On June 19, an Iranian surface-to-air missile shot down an unmanned U.S. surveillance drone. The White House claimed that its drone was at least 20 miles from Iran, in international airspace, while Iran maintains the drone was in Iranian airspace. Iran presented GPS coordinates showing the drone eight miles from Iran’s coast, which is inside the area of 12 nautical miles that is considered Iran’s territorial waters under the U.N. Convention on the Law of the Sea.
Iran has the legal right to control its own airspace. The United States has no lawful claim of self-defense that would justify a military attack on Iran.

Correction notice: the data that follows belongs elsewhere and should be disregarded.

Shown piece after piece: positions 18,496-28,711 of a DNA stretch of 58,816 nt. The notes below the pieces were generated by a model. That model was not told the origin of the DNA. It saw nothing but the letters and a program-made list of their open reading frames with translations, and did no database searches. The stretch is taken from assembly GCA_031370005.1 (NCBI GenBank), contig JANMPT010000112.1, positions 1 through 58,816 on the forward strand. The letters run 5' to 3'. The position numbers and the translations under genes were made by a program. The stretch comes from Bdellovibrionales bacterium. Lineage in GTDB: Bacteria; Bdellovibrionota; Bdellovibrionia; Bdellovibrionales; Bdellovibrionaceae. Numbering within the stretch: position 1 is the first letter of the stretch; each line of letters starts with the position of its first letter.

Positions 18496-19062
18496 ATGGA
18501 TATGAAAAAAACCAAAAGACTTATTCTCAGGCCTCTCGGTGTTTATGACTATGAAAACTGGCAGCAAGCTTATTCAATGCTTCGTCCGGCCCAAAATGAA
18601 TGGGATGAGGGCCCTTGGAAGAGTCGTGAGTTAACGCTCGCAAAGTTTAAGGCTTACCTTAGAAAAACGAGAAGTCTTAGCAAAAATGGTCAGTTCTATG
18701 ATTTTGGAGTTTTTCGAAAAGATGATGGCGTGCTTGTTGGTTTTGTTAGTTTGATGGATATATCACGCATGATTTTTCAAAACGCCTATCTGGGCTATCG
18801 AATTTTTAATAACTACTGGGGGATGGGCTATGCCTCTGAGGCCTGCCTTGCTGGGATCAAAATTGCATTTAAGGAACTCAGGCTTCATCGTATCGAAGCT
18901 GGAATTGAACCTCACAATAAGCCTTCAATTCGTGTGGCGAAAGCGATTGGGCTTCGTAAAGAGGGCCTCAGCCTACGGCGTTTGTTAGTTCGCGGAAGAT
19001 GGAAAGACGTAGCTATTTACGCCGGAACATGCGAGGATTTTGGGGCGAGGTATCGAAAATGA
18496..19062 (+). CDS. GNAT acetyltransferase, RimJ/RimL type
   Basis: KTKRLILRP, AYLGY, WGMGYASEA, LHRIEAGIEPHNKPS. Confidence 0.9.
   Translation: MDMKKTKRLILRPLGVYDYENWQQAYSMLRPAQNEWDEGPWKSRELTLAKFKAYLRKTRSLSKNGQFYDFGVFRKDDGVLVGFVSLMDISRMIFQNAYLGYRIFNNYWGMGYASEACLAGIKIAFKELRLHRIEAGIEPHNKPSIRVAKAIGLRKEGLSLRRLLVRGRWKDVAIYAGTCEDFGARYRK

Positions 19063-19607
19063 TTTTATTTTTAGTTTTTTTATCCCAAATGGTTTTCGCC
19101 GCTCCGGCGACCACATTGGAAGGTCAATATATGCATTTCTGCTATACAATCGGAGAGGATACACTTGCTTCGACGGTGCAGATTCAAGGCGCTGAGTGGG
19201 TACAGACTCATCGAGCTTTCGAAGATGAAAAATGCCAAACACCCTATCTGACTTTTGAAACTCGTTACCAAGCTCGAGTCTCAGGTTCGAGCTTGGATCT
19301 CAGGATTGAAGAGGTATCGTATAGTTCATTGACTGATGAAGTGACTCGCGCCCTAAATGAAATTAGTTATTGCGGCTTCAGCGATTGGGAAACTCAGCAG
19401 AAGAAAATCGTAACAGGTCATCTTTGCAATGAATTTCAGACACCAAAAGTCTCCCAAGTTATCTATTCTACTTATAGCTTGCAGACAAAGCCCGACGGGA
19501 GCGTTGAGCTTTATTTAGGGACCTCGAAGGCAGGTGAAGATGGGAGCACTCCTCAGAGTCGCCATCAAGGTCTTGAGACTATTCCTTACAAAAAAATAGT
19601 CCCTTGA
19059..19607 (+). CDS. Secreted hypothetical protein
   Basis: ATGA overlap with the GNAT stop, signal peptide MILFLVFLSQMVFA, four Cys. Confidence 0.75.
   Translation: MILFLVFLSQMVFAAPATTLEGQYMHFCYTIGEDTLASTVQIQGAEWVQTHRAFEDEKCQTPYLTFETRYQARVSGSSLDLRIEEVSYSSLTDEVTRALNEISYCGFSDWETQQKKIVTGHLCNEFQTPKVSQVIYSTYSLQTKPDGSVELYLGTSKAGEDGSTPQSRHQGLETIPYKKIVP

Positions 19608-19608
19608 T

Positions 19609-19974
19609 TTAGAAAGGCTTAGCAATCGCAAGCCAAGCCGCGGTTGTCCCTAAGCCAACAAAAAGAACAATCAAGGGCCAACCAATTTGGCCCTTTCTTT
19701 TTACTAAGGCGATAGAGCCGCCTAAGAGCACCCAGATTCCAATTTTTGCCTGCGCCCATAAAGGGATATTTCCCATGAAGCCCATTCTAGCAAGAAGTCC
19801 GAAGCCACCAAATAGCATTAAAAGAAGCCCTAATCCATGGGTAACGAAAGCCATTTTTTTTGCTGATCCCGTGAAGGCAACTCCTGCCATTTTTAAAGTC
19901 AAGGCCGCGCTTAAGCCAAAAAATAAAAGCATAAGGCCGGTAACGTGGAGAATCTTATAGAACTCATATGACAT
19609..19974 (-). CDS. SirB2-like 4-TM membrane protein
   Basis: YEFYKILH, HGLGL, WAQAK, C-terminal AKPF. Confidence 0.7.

Both the U.S. and Iran are parties to the Chicago Convention on International Civil Aviation, which provides “that every State has complete and exclusive sovereignty over the airspace above its territory.”
Iran’s sovereignty over its airspace includes the right to shoot down an unmanned drone present without consent. “Although there is no black letter law on the question, state practice suggests that a state can use force against unmanned drones that have entered its airspace without consent,” Ashley Deeks and Scott R. Anderson wrote at Lawfare.